Our bodies are made up of a lot of water, up to 60% in adults to be exact, and this fluid is responsible for a plethora of functions. While it helps lubricate our joints and regulate body temperature, it also plays a major role in keeping our mucosal membranes moist. When you think about just how dry our nasal passages would be without it, it starts to make more sense when you hear about people rinsing their sinuses—or does it?
For most people, getting water up their nose is a very uncomfortable feeling. When we jump into a pool or accidentally snort up some water, we don’t exactly want to feel that sensation again. That being said, the idea of irrigating our nostrils is becoming more and more popular. What many don’t realize is that before the craze of neti pots and saline sprays, this habit was utilized long ago.
It turns out that people in India have long used nasal irrigation as a form of Ayurvedic medicine. Their delivery systems were obviously far more simple than what’s found on store shelves today, but in some cases, it was even blended with yoga for a more therapeutic experience. Given that rinsing the sinuses has been around for so long, it begs the question of just how effective it can be and why.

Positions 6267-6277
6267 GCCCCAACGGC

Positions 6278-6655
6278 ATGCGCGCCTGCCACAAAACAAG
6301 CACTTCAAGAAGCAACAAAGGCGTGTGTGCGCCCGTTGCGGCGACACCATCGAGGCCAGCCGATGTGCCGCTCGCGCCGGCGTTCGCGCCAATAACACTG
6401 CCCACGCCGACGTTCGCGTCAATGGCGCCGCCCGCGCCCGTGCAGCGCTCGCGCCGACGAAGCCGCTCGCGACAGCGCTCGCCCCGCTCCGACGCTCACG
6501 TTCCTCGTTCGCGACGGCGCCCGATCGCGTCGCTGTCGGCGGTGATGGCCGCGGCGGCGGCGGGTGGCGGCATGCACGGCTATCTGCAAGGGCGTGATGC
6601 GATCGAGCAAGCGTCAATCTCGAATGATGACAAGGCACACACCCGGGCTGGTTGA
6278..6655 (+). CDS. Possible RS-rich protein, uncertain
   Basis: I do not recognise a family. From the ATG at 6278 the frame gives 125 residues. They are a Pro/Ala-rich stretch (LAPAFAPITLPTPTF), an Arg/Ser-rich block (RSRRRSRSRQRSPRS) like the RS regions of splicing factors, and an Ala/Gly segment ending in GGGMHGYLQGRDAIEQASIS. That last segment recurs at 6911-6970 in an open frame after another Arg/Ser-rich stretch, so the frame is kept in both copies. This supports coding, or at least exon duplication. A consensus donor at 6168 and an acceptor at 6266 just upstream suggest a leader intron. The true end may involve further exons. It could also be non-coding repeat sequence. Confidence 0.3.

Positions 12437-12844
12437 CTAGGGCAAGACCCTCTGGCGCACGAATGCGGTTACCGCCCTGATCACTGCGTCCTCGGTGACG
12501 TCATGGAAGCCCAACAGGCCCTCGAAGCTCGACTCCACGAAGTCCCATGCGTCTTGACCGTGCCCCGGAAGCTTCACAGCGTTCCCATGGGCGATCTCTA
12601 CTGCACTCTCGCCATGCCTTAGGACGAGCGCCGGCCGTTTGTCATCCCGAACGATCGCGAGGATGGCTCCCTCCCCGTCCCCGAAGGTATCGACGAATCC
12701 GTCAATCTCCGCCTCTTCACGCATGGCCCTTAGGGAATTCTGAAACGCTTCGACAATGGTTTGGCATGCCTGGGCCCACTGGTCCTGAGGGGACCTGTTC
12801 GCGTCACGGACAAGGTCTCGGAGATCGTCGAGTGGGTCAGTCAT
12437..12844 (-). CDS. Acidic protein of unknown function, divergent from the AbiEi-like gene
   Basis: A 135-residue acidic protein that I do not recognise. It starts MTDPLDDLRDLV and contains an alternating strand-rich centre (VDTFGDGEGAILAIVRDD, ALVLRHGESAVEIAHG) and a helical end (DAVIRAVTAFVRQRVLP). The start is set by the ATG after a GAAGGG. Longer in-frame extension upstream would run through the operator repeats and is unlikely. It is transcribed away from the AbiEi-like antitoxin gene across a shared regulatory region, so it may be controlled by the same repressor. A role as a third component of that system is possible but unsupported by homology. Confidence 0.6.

The Basics Of Nasal Rinsing
If you’ve never heard of irrigating your sinuses before, the concept may sound rather strange. Our noses seem to be designed to keep water and debris out, so why would putting water into it actually benefit your health and well-being? Like many other things in life, both the items used and the specific method employed has a lot to do with your chances of success. It may seem odd at first, but many people are completely sold on the idea of regular rinsing once they’ve given it a try.